Chairman David Allman and board members Robin Loudermilk, Robin Suggs and Thad Ellis were absent from the monthly board meeting at Tower Place.
“It will be 617 square feet of concrete paver repair on Peachtree from Maple [Drive] to Peachtree Dunwoody [Road],” said Tony Peters, the district’s programs manager. “This square footage represents the worst areas that we have identified. There are other areas that we’re fixing to address but we’d like to use this … amount of square feet to test their performance.”
The pavers were installed during the first two phases of the district’s Peachtree Road transformation project, which were completed in 2012.
“One of the biggest issues [causing the uneven pavers] was the winter and the freezing,” Peters said. “We shouldn’t experience this every single year.”
The work will entail using specialized mortar to keep the pavers in place, he said.
“[The contractor will be] taking what’s already there and resetting it in a new mortar base,” Peters said.
Although the intention is to not have to install brand new pavers, board member Scott Selig asked the group to consider purchasing extra to have on stock in the instance some break during this project or any other time in the future.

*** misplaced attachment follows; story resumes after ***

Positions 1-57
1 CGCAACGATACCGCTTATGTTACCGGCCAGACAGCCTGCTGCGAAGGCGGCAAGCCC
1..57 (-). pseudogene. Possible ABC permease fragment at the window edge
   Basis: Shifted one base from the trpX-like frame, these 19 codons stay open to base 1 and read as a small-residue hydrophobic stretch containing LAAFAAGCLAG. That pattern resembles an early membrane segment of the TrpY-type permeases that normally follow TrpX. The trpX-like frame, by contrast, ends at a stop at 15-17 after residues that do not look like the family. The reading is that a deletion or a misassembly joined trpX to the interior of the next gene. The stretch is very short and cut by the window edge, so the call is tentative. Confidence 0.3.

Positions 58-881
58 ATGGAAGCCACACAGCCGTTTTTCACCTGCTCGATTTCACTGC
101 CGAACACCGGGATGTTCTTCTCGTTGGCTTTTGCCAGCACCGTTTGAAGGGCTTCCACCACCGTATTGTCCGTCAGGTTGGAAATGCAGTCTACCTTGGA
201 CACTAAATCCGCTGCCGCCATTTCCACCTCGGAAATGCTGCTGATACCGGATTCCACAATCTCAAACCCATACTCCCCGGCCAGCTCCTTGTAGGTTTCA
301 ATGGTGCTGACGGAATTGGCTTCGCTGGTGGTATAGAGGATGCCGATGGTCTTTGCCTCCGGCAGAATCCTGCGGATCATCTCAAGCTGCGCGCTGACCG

“Probably at least one will break,” he said.
District Executive Director Jim Durrett said he would look into the possibility of stocking additional pavers. Transportation and Planning Director Brian McHugh said it would take about three to four months to have pavers made matching the initial order.
Said Selig, “It’d be good to have a bunch of these on hand God-forbid somebody breaks one that has nothing to do with this [maintenance project]. I don’t think we want to wait four months to order one to have it replaced.”
Peters said the contract will be for a cost not to exceed $25,000, and the work should be completed by mid-August. He said another contractor, Lilburn-based firm Ruppert Landscape, put out a similarly priced bid but would not be available to start on the project until September due to its current workload.
Going forward, Peters said he would look into regularly budgeting funds for any needed maintenance of the sidewalks.
The issue with the pavers was included in a list of about 4,000 infrastructure deficiencies in Buckhead identified by Lowe Engineers in an assessment commissioned by the district and announced at the board’s February meeting.